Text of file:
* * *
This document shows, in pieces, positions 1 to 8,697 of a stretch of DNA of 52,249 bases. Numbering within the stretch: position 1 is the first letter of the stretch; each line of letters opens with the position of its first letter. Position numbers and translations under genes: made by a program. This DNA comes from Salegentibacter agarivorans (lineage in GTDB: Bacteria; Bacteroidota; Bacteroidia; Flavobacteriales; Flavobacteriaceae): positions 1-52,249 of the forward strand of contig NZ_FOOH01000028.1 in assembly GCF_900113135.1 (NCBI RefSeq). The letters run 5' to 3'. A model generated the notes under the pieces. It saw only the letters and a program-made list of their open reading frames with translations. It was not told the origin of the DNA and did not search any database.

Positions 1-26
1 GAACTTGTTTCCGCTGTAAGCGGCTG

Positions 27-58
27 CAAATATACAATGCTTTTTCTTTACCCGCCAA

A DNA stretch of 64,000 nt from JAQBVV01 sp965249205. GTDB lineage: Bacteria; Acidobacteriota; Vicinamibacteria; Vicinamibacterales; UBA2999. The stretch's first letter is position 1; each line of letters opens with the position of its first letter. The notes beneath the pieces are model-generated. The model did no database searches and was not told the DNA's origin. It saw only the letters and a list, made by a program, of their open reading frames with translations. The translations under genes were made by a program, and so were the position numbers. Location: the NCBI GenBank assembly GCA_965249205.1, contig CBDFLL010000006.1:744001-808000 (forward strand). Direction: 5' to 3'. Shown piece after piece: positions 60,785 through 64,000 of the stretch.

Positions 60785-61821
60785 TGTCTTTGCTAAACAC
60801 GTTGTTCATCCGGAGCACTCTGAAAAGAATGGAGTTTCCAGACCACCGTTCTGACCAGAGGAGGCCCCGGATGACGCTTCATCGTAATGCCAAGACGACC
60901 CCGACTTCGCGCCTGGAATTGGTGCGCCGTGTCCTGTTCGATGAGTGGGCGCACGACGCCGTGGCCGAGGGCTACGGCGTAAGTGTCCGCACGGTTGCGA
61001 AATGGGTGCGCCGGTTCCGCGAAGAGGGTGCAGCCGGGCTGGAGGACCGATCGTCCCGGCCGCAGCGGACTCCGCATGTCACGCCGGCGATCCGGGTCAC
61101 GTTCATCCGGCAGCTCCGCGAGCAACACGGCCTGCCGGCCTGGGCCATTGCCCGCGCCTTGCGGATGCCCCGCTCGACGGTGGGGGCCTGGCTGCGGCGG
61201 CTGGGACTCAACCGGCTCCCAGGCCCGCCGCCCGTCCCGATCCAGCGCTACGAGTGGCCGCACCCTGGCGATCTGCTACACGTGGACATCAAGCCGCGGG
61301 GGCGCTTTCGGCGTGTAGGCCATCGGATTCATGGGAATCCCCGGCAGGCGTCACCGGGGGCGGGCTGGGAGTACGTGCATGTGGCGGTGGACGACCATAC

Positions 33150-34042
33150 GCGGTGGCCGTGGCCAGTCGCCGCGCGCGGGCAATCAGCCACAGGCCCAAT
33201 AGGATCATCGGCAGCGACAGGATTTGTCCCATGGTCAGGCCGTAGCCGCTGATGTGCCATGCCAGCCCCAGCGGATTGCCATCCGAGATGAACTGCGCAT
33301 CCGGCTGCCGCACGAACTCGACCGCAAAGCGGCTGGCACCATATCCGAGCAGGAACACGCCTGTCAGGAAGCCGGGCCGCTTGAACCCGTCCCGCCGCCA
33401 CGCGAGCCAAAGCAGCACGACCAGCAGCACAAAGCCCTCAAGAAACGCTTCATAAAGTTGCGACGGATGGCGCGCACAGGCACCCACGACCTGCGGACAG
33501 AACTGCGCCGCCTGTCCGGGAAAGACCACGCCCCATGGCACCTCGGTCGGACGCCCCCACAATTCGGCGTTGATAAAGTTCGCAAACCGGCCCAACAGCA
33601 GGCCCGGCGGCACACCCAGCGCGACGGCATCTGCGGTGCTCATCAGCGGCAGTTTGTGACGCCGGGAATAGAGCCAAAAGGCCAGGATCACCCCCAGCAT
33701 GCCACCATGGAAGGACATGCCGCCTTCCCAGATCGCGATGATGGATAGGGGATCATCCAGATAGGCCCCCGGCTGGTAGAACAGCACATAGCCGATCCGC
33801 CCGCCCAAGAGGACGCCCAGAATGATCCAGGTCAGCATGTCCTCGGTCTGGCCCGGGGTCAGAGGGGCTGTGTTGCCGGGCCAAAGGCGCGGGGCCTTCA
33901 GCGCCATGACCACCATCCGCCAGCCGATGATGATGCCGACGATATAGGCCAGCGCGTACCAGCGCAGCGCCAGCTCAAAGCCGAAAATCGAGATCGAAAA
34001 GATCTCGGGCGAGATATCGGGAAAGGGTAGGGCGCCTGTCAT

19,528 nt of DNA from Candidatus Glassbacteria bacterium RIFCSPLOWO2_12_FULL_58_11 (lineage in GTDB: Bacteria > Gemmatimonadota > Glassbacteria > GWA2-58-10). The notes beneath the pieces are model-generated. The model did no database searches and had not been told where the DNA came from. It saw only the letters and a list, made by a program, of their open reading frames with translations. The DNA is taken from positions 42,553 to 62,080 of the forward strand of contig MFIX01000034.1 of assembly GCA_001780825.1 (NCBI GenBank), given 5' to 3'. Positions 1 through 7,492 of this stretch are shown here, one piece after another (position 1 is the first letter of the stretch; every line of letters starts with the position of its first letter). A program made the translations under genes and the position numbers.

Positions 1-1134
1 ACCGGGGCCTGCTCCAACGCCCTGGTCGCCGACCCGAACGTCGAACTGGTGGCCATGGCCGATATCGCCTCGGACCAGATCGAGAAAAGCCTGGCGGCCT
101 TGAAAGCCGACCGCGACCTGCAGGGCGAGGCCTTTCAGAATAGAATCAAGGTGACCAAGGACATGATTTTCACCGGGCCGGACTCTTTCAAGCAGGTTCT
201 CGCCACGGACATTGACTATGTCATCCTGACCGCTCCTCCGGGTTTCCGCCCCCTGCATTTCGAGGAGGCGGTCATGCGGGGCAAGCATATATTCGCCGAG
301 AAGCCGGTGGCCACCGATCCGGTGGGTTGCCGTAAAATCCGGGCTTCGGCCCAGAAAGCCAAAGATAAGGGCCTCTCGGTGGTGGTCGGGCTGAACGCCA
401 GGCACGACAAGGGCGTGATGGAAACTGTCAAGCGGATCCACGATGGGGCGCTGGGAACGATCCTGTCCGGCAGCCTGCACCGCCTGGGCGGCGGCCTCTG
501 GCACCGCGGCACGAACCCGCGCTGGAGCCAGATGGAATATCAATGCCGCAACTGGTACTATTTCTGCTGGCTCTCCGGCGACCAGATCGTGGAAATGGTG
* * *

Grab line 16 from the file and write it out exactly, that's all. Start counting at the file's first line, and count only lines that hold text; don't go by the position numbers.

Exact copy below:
33150 GCGGTGGCCGTGGCCAGTCGCCGCGCGCGGGCAATCAGCCACAGGCCCAAT